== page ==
Second: Immediately identify companies with these drivers
Every day, newspapers and online media sites report all kinds of information about such events, and demonstrate your customers’ buying requirement characteristics. Of course, neither sales representatives nor marketers have time to scour the vast news sources to find these nuggets of opportunity. Casually monitoring the day-to-day activities of a targeted organization doesn’t yield much insight into potential purchases. Instead, sales and marketing can leverage the expertise of new companies that filter the news and produce reports on the most relevant, actionable sales triggers, which indicate that a company is likely to need products/services. These opportunities may not have otherwise been discovered, yet are more lucrative because they represent a real need.
Third: Divide and conquer
While the identified opportunities signify a high propensity to buy, it is important to determine which drivers are indicators of an immediate need and which represent the beginning of a buying cycle. Often, changes to business may not lead to immediate readiness to buy, but the early indicators can go to marketing to open the discussion and cultivate the relationship. Marketers can then bring a more informed approach to nurturing the right account with the right products and services.
The more immediate indicators can go directly to sales to get to the heart of the need and its solutions. These triggers give sales “a reason to call” with specific information that allows them to engage in substantive, meaningful conversation. This focus on the shorter-cycle opportunities reduces time wasted, improves the yield and conversion rates, and lets the sales representative focus on closing the deal.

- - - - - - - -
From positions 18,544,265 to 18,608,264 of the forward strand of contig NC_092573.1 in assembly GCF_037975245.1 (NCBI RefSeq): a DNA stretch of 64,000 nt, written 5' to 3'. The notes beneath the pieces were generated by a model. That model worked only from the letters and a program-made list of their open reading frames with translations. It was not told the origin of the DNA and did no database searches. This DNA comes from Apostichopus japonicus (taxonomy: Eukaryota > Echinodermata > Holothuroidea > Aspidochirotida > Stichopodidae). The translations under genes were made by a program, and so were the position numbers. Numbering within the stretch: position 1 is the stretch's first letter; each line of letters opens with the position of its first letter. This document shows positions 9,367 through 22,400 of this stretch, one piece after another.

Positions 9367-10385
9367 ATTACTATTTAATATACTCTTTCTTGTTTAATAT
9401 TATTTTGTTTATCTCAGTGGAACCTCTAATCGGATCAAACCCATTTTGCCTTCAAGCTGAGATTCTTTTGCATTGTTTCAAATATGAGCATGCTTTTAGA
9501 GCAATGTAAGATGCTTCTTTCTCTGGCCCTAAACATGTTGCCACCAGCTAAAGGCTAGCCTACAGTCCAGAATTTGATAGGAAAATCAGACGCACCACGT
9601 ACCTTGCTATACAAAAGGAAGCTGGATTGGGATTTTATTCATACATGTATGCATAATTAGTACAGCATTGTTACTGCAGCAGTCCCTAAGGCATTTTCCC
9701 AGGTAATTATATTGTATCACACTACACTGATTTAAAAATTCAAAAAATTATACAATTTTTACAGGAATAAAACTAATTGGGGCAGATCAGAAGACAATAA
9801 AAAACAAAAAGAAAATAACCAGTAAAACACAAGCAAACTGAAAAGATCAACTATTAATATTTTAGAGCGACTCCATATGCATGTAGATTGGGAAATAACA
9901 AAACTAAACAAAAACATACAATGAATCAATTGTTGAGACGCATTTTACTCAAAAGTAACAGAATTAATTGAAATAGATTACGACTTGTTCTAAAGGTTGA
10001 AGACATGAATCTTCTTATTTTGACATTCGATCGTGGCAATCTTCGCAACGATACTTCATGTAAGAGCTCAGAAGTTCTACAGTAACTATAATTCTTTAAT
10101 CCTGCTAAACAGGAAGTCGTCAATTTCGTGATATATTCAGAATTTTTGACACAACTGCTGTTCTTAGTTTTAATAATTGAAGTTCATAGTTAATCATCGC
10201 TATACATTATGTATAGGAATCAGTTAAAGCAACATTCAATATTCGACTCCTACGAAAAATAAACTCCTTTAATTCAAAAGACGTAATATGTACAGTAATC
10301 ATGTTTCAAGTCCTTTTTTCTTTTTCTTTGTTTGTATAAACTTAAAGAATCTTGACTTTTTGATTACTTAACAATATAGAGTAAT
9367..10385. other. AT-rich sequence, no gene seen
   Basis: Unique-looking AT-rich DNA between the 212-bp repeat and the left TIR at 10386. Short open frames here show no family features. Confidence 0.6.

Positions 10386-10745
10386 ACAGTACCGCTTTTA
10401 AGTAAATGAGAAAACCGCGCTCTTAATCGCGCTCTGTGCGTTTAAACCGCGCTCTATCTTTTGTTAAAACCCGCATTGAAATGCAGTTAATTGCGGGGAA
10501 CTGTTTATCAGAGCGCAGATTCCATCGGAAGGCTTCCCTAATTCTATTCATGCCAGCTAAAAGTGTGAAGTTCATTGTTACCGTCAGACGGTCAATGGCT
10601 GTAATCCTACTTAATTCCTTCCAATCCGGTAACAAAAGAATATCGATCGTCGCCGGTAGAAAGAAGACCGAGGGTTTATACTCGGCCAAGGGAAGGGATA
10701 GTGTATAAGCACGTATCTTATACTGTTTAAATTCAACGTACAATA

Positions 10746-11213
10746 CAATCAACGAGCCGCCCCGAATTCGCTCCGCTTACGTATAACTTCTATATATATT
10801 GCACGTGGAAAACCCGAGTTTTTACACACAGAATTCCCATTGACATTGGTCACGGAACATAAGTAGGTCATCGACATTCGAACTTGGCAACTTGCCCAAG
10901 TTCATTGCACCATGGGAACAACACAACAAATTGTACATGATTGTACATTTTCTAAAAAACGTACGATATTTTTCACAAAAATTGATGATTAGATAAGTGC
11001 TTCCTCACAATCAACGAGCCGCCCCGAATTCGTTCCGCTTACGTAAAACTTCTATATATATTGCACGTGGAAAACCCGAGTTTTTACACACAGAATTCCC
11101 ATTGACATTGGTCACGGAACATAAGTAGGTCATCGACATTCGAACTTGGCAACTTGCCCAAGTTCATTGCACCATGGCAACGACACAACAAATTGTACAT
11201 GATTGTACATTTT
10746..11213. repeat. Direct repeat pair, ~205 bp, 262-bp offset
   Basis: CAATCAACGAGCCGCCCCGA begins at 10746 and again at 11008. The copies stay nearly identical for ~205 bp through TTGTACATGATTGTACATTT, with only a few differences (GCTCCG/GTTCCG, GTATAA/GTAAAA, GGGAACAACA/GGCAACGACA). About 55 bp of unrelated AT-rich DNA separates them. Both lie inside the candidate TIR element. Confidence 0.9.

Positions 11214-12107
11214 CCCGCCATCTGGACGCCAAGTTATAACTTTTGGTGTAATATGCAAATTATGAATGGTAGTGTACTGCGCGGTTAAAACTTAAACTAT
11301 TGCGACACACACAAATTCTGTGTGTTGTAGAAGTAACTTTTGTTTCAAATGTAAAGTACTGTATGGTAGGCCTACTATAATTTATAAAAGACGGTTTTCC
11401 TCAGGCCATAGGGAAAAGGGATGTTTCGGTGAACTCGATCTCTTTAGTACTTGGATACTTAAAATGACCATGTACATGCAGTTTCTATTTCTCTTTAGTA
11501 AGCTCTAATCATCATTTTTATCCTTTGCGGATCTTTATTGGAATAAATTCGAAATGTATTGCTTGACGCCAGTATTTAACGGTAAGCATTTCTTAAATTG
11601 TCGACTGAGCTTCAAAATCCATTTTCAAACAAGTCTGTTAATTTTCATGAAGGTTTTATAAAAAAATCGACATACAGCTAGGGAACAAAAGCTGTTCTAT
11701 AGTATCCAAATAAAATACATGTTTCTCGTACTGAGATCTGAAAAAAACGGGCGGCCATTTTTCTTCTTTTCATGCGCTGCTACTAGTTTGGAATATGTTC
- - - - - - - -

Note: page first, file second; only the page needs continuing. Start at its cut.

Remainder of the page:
Fourth: Track and refine
Sales and marketing should leverage their CRM systems to track the success of their opportunities – from the stage of identification and throughout the sales cycle. With a closed loop system, sales and marketing can evaluate metrics (including conversion rates), as well as revenue results and returns on their investment. Sales and marketing can refine or redefine driver characteristics, and then trigger profiles as necessary to optimize success.
In summary, the less silo-centric and the more integrated the sales and marketing teams are within an organization, the more fruitful the bottom-line results will be. With sales and marketing working together to define the profiles of their prospects, companies will be able to:
- Understand what triggers their customers’ buying needs,
- Use systems to help identify the most relevant and actionable prospect opportunities,
- Divide the relationships by the stage of their buying cycles, and
- Track their sales effectiveness.
Both sales and marketing will benefit from both the growth in net new pipeline and more sustainable customer/prospect relationships.